Also compounding the African driver’s gauntlet of dangerous obstacles is the tribal card. Here, tribal differences—Mexican versus Puerto Rican, African-American versus Italian-American, et cetera—rarely escalate beyond verbal insults. In Africa, a tribal confrontation on the road could mean death.

Mombasa is the largest port in East Africa and serves not only Kenya but also Burundi, the Democratic Republic of Congo, Rwanda, Southern Sudan and Uganda—all landlocked. Of more than 100,000 miles of road, roughly 10 percent in Kenya are paved. Damaged and washed-out roads in East Africa boost run times, as do ruined tires, busted springs, bent axles and frequent accidents. Weight regulations, when enforced, are at the whim of poorly supervised, poorly paid officers. Since trucks are usually owned by small companies and profits are meager, overloading is common. Consider what 80,000 pounds is like on trucks that do not have enough axles to spread the weight.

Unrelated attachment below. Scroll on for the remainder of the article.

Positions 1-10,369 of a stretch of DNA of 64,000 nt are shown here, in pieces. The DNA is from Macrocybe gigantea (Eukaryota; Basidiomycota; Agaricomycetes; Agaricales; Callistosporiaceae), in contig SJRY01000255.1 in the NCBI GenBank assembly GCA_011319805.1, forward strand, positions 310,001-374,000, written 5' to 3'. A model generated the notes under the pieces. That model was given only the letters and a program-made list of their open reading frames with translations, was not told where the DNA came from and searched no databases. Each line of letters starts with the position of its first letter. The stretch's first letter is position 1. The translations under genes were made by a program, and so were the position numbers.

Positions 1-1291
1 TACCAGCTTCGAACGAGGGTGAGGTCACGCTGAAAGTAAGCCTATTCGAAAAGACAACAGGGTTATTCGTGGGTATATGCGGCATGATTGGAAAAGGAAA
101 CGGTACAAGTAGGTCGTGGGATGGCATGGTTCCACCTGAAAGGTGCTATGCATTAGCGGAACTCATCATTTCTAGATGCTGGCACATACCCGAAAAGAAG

Truck and tire maintenance in Africa also sports a different dimension. In an article that appeared in the New Yorker, Ted Conover writes that when “trucks have punctures, as they say in East Africa, the turnboys must repair them. And when that’s done there are mechanical problems, which the turnboys must attend to as well; one of the perks of being a driver is that the driver gets to stay clean. Each driver’s turnboy is responsible for their particular truck: he maintains it mechanically, guards it at night, warms it up in the morning (in colonial days, he turned the crank that started the motor, hence “turnboy”), and even does the cooking if there’s no restaurant around.” That cooking, by the way, is usually done on a charcoal grill stored on the truck, and we’re not talking “shrimp on the barbie” here, but stuff like corn porridge in a pot. And turnboys: that would just be a curiosity in the states.